And Mueller made abundantly clear: Russia wanted to help the Trump campaign, and the Trump campaign was willing to take it.
WASHINGTON—Robert Mueller’s long-awaited report is unambiguously clear on this point: Russia interfered in the 2016 presidential election and sought to help Donald Trump win the White House.
That has been the unanimous view of the intelligence community for nearly 2½ years. But it is laid out in unprecedented detail across nearly 200 pages of the special counsel’s report, which also describes Russian efforts to forge ties with members of Trump’s campaign to further the Kremlin’s interference goals.
The report from Mr. Mueller will likely serve as the definitive document about Russia’s use of an array of digital weapons to influence the American electorate in 2016. It will also bolster warnings from senior U.S. intelligence officials that Russia and other hostile foreign powers remain intent on disrupting future elections, including the 2020 presidential contest.
Over the course of its sprawling 22-month investigation into Russian interference in the 2016 election, the special counsel’s team referred 14 criminal cases to other offices, Mueller’s 448-page report revealed.
Only two of those referrals — one involving former Trump lawyer Michael Cohen, the other former Obama White House counsel Gregory Craig — are public at this point.
“During the course of the investigation, the Office periodically identified evidence of potential criminal activity that was outside the scope of the Special Counsel’s jurisdiction,” the report says. “After consultation with the Office of the Deputy Attorney General, the Office referred that evidence to appropriate law enforcement authorities, principally other components of the Department of Justice and the FBI.”
Escalating Climate Change in the north
You might have heard about the exceptional heat this year in the northern hemisphere and around the world. March was just declared the second warmest on record globally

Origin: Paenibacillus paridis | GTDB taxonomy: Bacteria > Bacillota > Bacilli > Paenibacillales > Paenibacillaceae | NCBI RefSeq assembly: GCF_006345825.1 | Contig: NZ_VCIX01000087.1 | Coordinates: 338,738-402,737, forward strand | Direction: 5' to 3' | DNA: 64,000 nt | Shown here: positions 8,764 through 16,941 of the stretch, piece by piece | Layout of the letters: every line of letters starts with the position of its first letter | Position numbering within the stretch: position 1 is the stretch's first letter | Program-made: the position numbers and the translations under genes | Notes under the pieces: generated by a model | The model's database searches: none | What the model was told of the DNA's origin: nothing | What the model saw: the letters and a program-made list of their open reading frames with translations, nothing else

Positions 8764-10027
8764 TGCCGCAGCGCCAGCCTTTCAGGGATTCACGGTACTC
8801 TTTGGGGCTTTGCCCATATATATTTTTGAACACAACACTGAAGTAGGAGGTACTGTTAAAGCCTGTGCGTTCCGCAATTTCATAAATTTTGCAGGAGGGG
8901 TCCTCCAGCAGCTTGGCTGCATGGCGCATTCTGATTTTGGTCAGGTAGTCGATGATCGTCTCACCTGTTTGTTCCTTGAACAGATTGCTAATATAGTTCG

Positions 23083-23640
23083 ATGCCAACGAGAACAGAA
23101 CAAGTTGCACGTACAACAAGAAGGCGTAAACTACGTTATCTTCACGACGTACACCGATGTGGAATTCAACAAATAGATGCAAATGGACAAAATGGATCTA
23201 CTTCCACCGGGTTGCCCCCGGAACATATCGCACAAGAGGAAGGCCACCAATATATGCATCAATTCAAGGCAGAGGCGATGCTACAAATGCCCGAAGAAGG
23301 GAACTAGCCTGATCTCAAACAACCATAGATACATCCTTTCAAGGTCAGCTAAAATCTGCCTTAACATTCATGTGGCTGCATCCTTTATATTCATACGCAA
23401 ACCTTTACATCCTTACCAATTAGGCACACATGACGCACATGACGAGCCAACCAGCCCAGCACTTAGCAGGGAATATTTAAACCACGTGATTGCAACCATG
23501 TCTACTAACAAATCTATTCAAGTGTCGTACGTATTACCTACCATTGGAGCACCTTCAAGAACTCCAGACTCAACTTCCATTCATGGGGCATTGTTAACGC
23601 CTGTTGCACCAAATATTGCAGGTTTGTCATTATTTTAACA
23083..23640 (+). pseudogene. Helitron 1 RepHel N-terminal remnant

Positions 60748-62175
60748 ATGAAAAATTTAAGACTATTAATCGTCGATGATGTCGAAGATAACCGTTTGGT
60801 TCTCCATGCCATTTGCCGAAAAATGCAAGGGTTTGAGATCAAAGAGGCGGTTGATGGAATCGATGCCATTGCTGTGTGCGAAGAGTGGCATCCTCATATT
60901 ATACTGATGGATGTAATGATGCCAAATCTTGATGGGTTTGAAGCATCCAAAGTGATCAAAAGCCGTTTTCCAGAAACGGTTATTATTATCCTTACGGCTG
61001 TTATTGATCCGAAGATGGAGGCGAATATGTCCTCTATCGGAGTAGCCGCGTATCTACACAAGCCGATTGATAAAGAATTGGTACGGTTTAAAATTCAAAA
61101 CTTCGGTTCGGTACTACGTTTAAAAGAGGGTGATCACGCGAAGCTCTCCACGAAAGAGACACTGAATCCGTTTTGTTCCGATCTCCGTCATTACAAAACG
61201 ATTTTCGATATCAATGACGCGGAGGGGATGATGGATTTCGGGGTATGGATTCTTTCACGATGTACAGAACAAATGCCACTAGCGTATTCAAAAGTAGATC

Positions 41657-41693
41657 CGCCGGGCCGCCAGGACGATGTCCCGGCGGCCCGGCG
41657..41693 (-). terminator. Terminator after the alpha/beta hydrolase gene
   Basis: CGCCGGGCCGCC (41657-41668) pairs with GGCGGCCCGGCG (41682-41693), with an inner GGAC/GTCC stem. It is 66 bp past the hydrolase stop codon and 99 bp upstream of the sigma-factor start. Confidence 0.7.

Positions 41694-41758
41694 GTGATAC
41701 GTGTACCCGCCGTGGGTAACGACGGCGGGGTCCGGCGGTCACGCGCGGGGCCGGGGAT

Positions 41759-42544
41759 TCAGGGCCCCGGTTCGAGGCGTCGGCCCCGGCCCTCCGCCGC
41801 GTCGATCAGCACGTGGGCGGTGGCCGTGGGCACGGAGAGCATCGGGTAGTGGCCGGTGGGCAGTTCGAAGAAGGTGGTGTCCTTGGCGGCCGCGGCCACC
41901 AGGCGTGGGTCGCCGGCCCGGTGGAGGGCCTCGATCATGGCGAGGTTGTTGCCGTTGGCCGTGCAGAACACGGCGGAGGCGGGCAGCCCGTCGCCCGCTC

Records have been shattered in Alaska. Scotland hit 70 degrees in February. Winter warmth has torched the U.K., Netherlands and Sweden as well — coming on the heels of Europe’s warmest year on record. But they’re not alone.
Greenland is baking, too. In fact, its summer melt season has already begun — more than a month ahead of schedule.
UTQIAGVIK, Alaska — Bryan Thomas doesn’t want any more “wishy-washy conversations about climate change.”
For four years, he has served as station chief of the Barrow Atmospheric Baseline Observatory, America’s northernmost scientific outpost in its fastest-warming state. Each morning, after digging through snow to his office’s front door, Thomas checks the preliminary number on the observatory’s carbon dioxide monitor. On a recent Thursday it was almost 420 parts per million — nearly twice as high as the global preindustrial average.
Alaska is in the midst of one of the warmest springs the state has ever experienced — a transformation that has disrupted livelihoods and cost lives. The average temperature for March recorded at the NOAA observatory in Utquiagvik (which was known as Barrow before 2016, when the city voted to go by its traditional Inupiaq name) was 18.6 degrees Fahrenheit above normal. Fairbanks notched its first consecutive March days when the temperature never dropped below freezing. Ice roads built on frozen waterways — a vital means of transportation in the state — have become weak and unreliable. At least five people have died this spring after falling through ice that melted sooner than expected.